Civil Aviation Authority of Zimbabwe (CAAZ) general manager David Chawota’s corruption case has dragged in minister of Transport and Infrastructure Joel Biggie Matiza amid reports that Chawota is enjoying protection from the minister since the two have a long standing business relationship.
What raises eyebrows is that Chawota who was arrested last week on corruption charges has returned to work without going through disciplinary hearing as per corporate governance procedure.
Chawota who is out of custody after paying $700 bail, has been at the helm of CAAZ for the past 16
Studio Art was contracted to design an Airport Hotel at Robert Mugabe International Airport without following due process. Studio Art is owned by Matiza as stipulated on the company website.
It is reported that Matiza is the one who facilitated the return of Chawota.
“Matiza unilaterally decided to allow Chawota to come back at work because there is no board at CAAZ,” opined the source.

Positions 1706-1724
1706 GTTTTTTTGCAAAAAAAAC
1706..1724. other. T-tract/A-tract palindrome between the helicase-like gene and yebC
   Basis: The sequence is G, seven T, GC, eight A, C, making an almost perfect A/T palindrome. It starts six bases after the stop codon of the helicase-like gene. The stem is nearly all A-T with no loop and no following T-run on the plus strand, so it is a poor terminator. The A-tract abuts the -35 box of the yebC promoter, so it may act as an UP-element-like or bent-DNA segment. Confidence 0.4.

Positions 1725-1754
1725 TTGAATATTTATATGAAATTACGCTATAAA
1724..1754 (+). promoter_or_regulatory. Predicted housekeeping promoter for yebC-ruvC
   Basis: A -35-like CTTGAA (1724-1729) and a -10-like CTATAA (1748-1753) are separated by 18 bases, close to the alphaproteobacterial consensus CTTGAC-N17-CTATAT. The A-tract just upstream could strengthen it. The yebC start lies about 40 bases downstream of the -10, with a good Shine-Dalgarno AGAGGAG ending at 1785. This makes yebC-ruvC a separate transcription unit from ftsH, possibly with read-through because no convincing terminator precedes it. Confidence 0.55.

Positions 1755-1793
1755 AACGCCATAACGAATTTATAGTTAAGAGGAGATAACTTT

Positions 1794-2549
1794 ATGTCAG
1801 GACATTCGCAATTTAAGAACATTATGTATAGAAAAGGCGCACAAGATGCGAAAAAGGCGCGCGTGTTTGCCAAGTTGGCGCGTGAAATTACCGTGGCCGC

Last month Matiza dissolved the CAAZ board of directors amid
In a letter to the board, Matiza wrote: “I write to advise you
“Matiza enjoys a close business relationship with Chawota that is why he protects him. Remember his company Studio Art was awarded a contract to design the airport hotel and this was done illegally,” said the source.
When contacted for comment Tuesday, Matiza did not pick his phone and he did not respond to questions sent to him by The Zim Morning Post
This publication has it on good authority that this week,
“Chawota visited Minister Matiza yesterday (Monday) at his office of which Matiza is a potential witness on the $65 000 corruption charge he is facing,” said the source
The source further added that some witnesses were developing cold feet to testify in court against Chawota in fear of the minister’s muscle and reprisal.
“Some potential witnesses will not be able to testify in the courts because if they testify implicating Chawota they will be in trouble with the minister
When asked to comment on the legality of Chawota’s return to work, legal expert Lovemore Madhuku said if his (Chawota) employer did not suspend him then he was obliged to report for duty.
“If the employer has not suspended him he is liable to go to work,” said Madhuku.
However, in this